This has really resonated with us as we’re right in the middle of getting two of my books ready for publication. The small and simple approach seems key, so it’s about finding just the right image (or getting it made).
    Fingers crossed!

  5. Fabio

    Nice tips, I’ll keep in mind them

  6. Lauryn Doll

    Thanks for this post.

    One of the things I’m working on is creating simple yet effective book covers. For the most part, I’ve freestyled my book covers, and I can’t say they’ve been wildly successful. I’m working on cleaning my act up and either outsourcing design or going hard to create the designs myself.

  7. Joanne

    Joel, this is such a helpful article. I have found your blog and other resources to be a goldmine of information. Thank you so much for the time and care you put into your blog postings!


  8. George Angus


    This is a great follow up to the e-book cover series (which I loved). I think it’s important for all of us self-e-publishing types pay attention to these kinds of things. It would be a shame to put months of blood and tears into a book, only to sell yourself short by not understanding or implementing these crucial components.


    • Joel Friedlander

      Hey George, the e-book cover design awards will be back this Sunday, so watch for it. I believe we have about 60 this month.

  9. Joel Friedlander

    I don’t see any reason why the covers for print books and e-books can’t be different, especially if you take care to carry over the main design elements and branding so they are recognizably the same book. That’s what I tried to do with the covers of A Self-Publisher’s Companion when I published it last year. If you want to have a look, check the Amazon page here:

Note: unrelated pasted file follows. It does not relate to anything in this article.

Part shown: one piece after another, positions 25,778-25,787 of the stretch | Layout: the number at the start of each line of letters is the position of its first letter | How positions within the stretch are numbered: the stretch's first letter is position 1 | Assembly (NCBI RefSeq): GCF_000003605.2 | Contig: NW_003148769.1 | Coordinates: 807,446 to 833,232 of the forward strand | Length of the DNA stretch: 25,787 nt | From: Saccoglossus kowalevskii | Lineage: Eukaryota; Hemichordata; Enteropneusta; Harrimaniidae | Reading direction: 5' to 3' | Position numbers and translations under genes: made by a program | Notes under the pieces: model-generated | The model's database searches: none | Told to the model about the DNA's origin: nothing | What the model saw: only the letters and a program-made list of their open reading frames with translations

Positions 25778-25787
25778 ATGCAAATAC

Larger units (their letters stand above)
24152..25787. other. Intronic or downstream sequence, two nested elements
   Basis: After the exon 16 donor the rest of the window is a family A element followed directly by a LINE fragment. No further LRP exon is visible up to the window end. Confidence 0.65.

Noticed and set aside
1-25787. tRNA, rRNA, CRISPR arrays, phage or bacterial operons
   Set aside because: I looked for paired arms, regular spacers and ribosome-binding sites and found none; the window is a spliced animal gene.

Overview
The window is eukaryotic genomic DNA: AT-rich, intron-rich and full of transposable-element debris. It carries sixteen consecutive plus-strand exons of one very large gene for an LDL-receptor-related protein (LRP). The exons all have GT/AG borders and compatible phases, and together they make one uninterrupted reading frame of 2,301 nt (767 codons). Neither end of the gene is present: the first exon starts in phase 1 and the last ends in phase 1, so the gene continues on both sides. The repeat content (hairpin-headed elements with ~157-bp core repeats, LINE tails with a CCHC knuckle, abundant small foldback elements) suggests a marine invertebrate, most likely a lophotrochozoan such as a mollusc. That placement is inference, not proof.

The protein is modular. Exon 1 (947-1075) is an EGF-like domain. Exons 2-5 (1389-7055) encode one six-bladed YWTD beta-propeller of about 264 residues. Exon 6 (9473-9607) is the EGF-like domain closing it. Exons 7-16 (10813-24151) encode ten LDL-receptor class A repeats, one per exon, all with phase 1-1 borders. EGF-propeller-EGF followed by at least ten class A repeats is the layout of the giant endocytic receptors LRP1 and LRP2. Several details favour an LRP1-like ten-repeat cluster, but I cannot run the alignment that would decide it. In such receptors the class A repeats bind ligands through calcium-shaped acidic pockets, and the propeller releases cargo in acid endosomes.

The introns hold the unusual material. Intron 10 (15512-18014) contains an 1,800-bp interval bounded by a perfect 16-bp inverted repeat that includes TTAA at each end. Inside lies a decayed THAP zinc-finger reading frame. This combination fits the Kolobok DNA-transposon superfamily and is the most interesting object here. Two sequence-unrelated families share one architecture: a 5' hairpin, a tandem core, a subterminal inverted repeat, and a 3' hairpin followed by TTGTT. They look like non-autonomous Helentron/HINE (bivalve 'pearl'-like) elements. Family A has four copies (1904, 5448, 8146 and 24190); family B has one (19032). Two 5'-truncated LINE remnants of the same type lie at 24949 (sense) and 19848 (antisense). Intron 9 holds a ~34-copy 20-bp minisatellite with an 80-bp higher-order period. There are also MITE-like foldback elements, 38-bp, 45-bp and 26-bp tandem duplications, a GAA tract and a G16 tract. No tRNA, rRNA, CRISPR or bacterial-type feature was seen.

A Self-Publisher’s Companion

  10. David Bergsland

    It’s been a major change in my mind. I now do completely separate designs for Print and PDF versus ePUB and Kindle. Even then the print covers look too complex for the tiny icons in Amazon and Lulu.

    So, I’m thinking that all covers should maybe be designed to ePUB standards. But my workflow has no book and mortar outlets. If it did, I’d probably do things different.

    No decision yet…

  11. Olene Quinn

    Thanks for the post. Cover design is so fun, but such a nightmare. It is good to be reminded of the actual goals of it, rather than just stressing about programs and formats and such.

  12. Sharon Beck

    If you publish a book in both pbook and ebook formats, is it possible to have a different book cover for each format? I haven’t published any ebooks so I have not yet gone through the process.